Fri 8th September 2017 - 09:17

New SELFIE tool aims to support digital technologies in schools

The European Commission is teaming up with experts across Europe to develop SELFIE, a self-assessment tool that allows schools to reflect on the use of digital technologies for learning and plan for improvement. Six hundred schools from fourteen European countries will test the beta version in September and contribute to its development and finalisation planned for early 2018.

The tool is based on the Digitally-Competent Educational Organisations (DigCompOrg) conceptual framework that offers a detailed description of what it takes to educational institutions of any kind to be digitally competent.

SELFIE asks a series of questions to teachers, school leaders and students to provide a snapshot of the use of digital technologies for learning at a given school. The tool assesses learning, not technology, and hence follows a 360-degree approach including school strategies, teaching practices, infrastructure, curricula and students' experiences. The tool is flexible and fully customisable, so schools can adjust it to better suit their context:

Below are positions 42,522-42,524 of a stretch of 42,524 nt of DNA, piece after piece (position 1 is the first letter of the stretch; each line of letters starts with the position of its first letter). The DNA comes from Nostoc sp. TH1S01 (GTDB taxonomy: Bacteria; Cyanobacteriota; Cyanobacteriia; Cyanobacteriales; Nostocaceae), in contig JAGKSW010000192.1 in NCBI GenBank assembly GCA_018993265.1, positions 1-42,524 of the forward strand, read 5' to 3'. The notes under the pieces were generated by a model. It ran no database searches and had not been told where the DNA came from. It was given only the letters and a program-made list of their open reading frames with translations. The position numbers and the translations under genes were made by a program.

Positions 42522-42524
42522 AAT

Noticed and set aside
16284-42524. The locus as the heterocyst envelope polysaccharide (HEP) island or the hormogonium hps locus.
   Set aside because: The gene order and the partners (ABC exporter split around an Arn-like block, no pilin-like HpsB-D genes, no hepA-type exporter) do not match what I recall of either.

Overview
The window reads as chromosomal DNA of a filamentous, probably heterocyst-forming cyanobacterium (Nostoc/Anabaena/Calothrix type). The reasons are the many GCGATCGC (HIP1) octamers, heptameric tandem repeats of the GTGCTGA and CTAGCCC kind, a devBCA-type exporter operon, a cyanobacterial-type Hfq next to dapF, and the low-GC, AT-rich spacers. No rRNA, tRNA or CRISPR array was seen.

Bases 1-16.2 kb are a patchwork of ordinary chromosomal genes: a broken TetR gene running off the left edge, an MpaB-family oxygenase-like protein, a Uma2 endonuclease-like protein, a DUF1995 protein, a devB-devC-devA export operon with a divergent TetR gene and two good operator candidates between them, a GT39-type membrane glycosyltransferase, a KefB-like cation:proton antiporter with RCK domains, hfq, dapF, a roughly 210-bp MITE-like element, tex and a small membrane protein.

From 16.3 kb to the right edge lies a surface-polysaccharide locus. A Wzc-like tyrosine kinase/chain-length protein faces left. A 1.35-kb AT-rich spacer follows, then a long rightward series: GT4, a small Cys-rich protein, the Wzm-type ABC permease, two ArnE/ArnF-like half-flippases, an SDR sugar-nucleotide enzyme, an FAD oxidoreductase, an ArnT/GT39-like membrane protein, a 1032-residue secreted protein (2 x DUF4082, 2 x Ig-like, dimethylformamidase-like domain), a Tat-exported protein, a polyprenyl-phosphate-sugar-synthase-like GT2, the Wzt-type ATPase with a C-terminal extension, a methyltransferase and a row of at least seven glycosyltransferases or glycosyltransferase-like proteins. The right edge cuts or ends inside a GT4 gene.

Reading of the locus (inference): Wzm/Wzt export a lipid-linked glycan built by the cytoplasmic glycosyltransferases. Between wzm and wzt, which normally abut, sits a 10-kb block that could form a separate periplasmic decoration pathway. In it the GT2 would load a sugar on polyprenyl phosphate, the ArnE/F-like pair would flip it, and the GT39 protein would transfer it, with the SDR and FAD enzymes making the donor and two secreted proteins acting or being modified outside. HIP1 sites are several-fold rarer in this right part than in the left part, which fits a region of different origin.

The self-assessment tool for schools is based on a set of core questions and a number of customisable modules to adjust to the different school contexts and educational systems.
 

Its basic assumption is that a ‘digitally-capable school’ that promotes digital-age learning follows both top-down and bottom-up innovation and it is responsive and supportive of the development of its members. That is why SELFIE involves all key actors: school leaders, teachers and students and doesn't not follow a one-size-fits-all approach.

Moreover, all data is anonymous and cannot be tracked to individual schools, students or teachers. Answers are used to develop a school report indicating strengths and weaknesses. This report is owned by the school and is intended for internal dialogue, reflection and planning for improvement. The focus is on progress so SELFIE can be used by any school, not only the ones that are digital champions or highly innovative.

The project is developed by the Joint Research Centre in collaboration with the Directorate General for Education, Youth, Sport and Culture to support the European Commission’s objectives to improve digital skills and learning and the initiative Opening up Education.

To keep up to date and find out more about the tool visit the dedicated page.

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